M. Backer, J. Tünnermann, and B. Mertsching. Parallel k-Means Image Segmentation Using Sort, Scan & Connected Components on a GPU. 2013. ISBN 978-3-642-35892-0
 BibTeX   Original publication available at: springerlink.com    PDF

J. Tünnermann and B. Mertsching. Continuous Region-Based Processing of Spatiotemporal Saliency. In: International Conference on Computer Vision Theory and Applications, 2012, pp. 230-239.
 BibTeX  Abstract   Presented at VISAPP 2012    PDF

Fig 2. - Illustration of saliency computation as a competition between different pre-attentional structures. Here, region 2 collects votes regarding its difference in color. The same is done for all other regions and features.

Calculating bottom-up saliency
In the bottom-up saliency calculation, pre-attentional structures distribute vote for how different they are from each other (see Fig. 2).

Z. Aziz and B. Mertsching. Fast and Robust Generation of Feature Maps for Region-Based Visual Attention. In: IEEE Transactions on Image Processing, 2008, vol. 17, May 2008, no. 5, pp. 633-644. ISSN 1057-7149
 BibTeX  Abstract

J. Tünnermann and B. Mertsching. Region-Based Artificial Visual Attention in Space and Time. In: Cognitive Computation, 2014, vol. 6, no. 1, pp. 125-143. ISSN 1866-9964
 BibTeX  Abstract    PDF   The final publication is available at Springer via http://dx.doi.org/10.1007/s12559-013-9220-5

Fig 3. - Here, the template of the blue bottle increases the top-down activation of all similarly colored structures. The same is done for all other feature dimensions.

Top-down influences
A simple top-down influence is assigning activation based on similarity to a template. Typically this is done for multiple feature dimensions (color, orientation, symmetry, etc.). Interesting topics for future research managing memory structures that contain such template representations which are dynamically added and retrieved on demand.

Z. Aziz and B. Mertsching. Region-Based Top-Down Visual Attention Through Fine Grain Color Map. In: Workshop Farbbildverarbeitung (FWS 2007), 2007, pp. 83-92.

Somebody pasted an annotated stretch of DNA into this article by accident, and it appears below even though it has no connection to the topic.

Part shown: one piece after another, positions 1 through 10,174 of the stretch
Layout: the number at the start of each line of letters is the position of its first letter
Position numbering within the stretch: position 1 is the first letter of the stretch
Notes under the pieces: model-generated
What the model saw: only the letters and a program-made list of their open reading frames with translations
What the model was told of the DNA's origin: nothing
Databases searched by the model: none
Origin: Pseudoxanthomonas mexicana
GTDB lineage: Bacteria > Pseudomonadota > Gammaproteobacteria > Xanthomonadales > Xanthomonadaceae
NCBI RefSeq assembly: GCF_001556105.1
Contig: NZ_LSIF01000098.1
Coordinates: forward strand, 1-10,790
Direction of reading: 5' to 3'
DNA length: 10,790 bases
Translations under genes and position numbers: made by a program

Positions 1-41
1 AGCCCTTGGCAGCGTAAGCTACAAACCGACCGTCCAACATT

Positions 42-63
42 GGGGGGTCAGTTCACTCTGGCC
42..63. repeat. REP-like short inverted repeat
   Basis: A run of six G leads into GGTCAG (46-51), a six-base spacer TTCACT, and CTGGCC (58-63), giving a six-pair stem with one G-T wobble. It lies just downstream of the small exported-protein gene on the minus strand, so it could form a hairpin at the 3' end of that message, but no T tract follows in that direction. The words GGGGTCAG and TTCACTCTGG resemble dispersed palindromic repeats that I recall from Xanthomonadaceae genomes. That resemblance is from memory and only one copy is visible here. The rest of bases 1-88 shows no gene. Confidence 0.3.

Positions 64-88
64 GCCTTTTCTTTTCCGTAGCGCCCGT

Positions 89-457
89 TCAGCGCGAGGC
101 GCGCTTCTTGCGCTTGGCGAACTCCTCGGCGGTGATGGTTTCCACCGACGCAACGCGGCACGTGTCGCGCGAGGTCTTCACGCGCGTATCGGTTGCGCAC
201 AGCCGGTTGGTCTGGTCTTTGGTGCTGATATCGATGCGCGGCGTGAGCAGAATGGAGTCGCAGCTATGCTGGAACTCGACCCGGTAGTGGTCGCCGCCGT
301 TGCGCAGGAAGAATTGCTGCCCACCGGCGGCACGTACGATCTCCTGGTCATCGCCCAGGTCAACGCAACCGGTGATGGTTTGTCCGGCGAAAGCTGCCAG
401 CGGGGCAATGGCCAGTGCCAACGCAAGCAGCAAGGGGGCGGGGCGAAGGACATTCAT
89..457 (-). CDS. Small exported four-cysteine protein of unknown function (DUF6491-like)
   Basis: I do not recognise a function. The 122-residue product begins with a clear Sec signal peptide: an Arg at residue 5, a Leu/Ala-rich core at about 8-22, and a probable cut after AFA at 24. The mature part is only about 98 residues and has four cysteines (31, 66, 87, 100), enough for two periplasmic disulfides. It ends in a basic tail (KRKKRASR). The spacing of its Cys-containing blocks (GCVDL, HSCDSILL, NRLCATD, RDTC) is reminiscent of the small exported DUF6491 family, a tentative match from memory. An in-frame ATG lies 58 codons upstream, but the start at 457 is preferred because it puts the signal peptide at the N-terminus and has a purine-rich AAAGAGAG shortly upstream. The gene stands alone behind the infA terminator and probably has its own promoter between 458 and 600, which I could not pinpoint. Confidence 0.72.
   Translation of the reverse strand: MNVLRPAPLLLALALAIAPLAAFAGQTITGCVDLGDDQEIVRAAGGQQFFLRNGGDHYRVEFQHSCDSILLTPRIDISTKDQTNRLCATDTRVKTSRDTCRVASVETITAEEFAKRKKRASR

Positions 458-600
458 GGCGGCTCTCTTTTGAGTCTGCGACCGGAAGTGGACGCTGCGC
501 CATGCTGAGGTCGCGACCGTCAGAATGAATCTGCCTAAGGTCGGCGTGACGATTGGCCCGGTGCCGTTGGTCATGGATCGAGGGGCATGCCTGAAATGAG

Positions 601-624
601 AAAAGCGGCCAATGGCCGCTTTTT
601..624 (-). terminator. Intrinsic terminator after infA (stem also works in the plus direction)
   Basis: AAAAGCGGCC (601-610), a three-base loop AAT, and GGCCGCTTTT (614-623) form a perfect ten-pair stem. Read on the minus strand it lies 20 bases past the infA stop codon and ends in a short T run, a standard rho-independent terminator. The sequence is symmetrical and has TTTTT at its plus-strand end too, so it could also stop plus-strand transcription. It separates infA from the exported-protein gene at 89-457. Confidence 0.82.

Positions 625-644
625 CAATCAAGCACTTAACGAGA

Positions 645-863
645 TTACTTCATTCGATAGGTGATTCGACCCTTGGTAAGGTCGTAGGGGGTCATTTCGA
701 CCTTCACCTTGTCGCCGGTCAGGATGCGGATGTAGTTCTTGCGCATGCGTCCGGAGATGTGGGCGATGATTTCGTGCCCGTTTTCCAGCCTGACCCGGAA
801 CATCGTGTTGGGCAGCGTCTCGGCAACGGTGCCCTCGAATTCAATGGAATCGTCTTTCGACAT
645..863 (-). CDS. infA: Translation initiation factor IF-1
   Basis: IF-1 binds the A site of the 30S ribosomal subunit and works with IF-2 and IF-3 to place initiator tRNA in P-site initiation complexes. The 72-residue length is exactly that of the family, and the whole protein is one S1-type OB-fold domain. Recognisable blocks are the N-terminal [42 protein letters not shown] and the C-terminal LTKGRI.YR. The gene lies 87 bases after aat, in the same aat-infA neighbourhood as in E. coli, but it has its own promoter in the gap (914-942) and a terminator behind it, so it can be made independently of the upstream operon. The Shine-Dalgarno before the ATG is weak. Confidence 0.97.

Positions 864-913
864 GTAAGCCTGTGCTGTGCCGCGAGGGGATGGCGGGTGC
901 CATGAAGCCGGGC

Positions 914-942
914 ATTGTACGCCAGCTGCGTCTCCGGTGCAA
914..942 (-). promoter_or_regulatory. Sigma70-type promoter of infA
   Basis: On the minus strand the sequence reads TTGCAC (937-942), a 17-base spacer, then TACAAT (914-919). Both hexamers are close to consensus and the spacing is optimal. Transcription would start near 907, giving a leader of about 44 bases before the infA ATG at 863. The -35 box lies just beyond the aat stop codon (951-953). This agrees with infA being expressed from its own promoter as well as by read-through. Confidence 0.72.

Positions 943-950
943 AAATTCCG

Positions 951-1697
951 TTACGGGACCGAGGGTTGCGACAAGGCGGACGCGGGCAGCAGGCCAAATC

BibTeX  Abstract

C. Born. Adaptive Top-Down Vorlagen zur Steuerung Künstlicher Aufmerksamkeit. Bachelor's thesis, Paderborn University, 2012.
 BibTeX  Abstract

J. Tünnermann, C. Born, and B. Mertsching. Top-Down Visual Attention with Complex Templates. In: International Conference on Computer Vision Theory and Applications, 2013, pp. 370-377.
 BibTeX  Abstract    PDF   Presented at VISAPP 2013

Fig 4. - Here, the template of the blue bottle increases the top-down activation of all similarly colored structures. The same is done for all other feature dimensions.

Object affordances
Object affordances are action possibilites objects offer. For example, a door may afford grasping via its handle. When these can be approximated quickly in early vision, they can be used to guide attention toward action-relevant objects in the scene.

J. Tünnermann, C. Born, and B. Mertsching. Integrating Object Affordances with Artificial Visual Attention. In: Computer Vision - ECCV 2014 Workshops - Zurich, Switzerland, September 6-7 and 12, 2014, Proceedings, Part II, 2015, pp. 427-437.

J. Tünnermann, N. Krüger, B. Mertsching, and W. Mustafa. Affordance Estimation Enhances Artificial Visual Attention: Evidence from a Change Blindness Study. In: Cognitive Computation, 2015, vol. 7, no. 5, pp. 526-538.
 BibTeX    PDF   The final publication is available at Springer via http://link.springer.com/article/10.1007/s12559-015-9329-9